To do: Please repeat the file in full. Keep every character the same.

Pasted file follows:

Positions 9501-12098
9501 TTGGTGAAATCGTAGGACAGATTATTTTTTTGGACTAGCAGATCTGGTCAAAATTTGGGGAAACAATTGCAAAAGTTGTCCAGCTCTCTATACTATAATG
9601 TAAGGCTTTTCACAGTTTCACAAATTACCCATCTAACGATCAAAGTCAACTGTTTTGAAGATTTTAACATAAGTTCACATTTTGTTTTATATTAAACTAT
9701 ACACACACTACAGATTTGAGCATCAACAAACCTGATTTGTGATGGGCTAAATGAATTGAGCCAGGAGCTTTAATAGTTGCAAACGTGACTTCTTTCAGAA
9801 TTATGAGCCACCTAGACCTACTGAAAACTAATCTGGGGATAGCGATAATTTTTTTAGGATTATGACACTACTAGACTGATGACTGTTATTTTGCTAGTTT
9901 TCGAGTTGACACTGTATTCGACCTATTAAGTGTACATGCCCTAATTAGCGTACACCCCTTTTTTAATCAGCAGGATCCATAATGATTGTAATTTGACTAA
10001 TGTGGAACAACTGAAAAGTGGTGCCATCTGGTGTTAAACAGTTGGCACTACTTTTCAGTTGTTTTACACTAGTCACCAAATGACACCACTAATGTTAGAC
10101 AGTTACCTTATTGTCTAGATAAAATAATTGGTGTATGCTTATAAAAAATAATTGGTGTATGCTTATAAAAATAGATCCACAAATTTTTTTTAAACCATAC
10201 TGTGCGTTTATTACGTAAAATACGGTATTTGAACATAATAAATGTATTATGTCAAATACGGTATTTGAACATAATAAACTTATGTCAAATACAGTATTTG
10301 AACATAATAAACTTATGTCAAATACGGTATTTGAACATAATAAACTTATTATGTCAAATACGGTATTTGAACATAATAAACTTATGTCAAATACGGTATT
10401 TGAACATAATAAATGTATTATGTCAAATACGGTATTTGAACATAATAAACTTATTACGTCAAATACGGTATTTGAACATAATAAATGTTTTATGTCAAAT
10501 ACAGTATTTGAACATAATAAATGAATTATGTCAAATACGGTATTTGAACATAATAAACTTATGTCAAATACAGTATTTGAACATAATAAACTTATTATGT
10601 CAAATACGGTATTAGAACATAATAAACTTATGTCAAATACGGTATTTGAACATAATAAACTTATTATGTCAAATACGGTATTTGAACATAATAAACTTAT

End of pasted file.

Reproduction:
Positions 9501-12098
9501 TTGGTGAAATCGTAGGACAGATTATTTTTTTGGACTAGCAGATCTGGTCAAAATTTGGGGAAACAATTGCAAAAGTTGTCCAGCTCTCTATACTATAATG
9601 TAAGGCTTTTCACAGTTTCACAAATTACCCATCTAACGATCAAAGTCAACTGTTTTGAAGATTTTAACATAAGTTCACATTTTGTTTTATATTAAACTAT
9701 ACACACACTACAGATTTGAGCATCAACAAACCTGATTTGTGATGGGCTAAATGAATTGAGCCAGGAGCTTTAATAGTTGCAAACGTGACTTCTTTCAGAA
9801 TTATGAGCCACCTAGACCTACTGAAAACTAATCTGGGGATAGCGATAATTTTTTTAGGATTATGACACTACTAGACTGATGACTGTTATTTTGCTAGTTT
9901 TCGAGTTGACACTGTATTCGACCTATTAAGTGTACATGCCCTAATTAGCGTACACCCCTTTTTTAATCAGCAGGATCCATAATGATTGTAATTTGACTAA
10001 TGTGGAACAACTGAAAAGTGGTGCCATCTGGTGTTAAACAGTTGGCACTACTTTTCAGTTGTTTTACACTAGTCACCAAATGACACCACTAATGTTAGAC
10101 AGTTACCTTATTGTCTAGATAAAATAATTGGTGTATGCTTATAAAAAATAATTGGTGTATGCTTATAAAAATAGATCCACAAATTTTTTTTAAACCATAC
10201 TGTGCGTTTATTACGTAAAATACGGTATTTGAACATAATAAATGTATTATGTCAAATACGGTATTTGAACATAATAAACTTATGTCAAATACAGTATTTG
10301 AACATAATAAACTTATGTCAAATACGGTATTTGAACATAATAAACTTATTATGTCAAATACGGTATTTGAACATAATAAACTTATGTCAAATACGGTATT
10401 TGAACATAATAAATGTATTATGTCAAATACGGTATTTGAACATAATAAACTTATTACGTCAAATACGGTATTTGAACATAATAAATGTTTTATGTCAAAT
10501 ACAGTATTTGAACATAATAAATGAATTATGTCAAATACGGTATTTGAACATAATAAACTTATGTCAAATACAGTATTTGAACATAATAAACTTATTATGT
10601 CAAATACGGTATTAGAACATAATAAACTTATGTCAAATACGGTATTTGAACATAATAAACTTATTATGTCAAATACGGTATTTGAACATAATAAACTTAT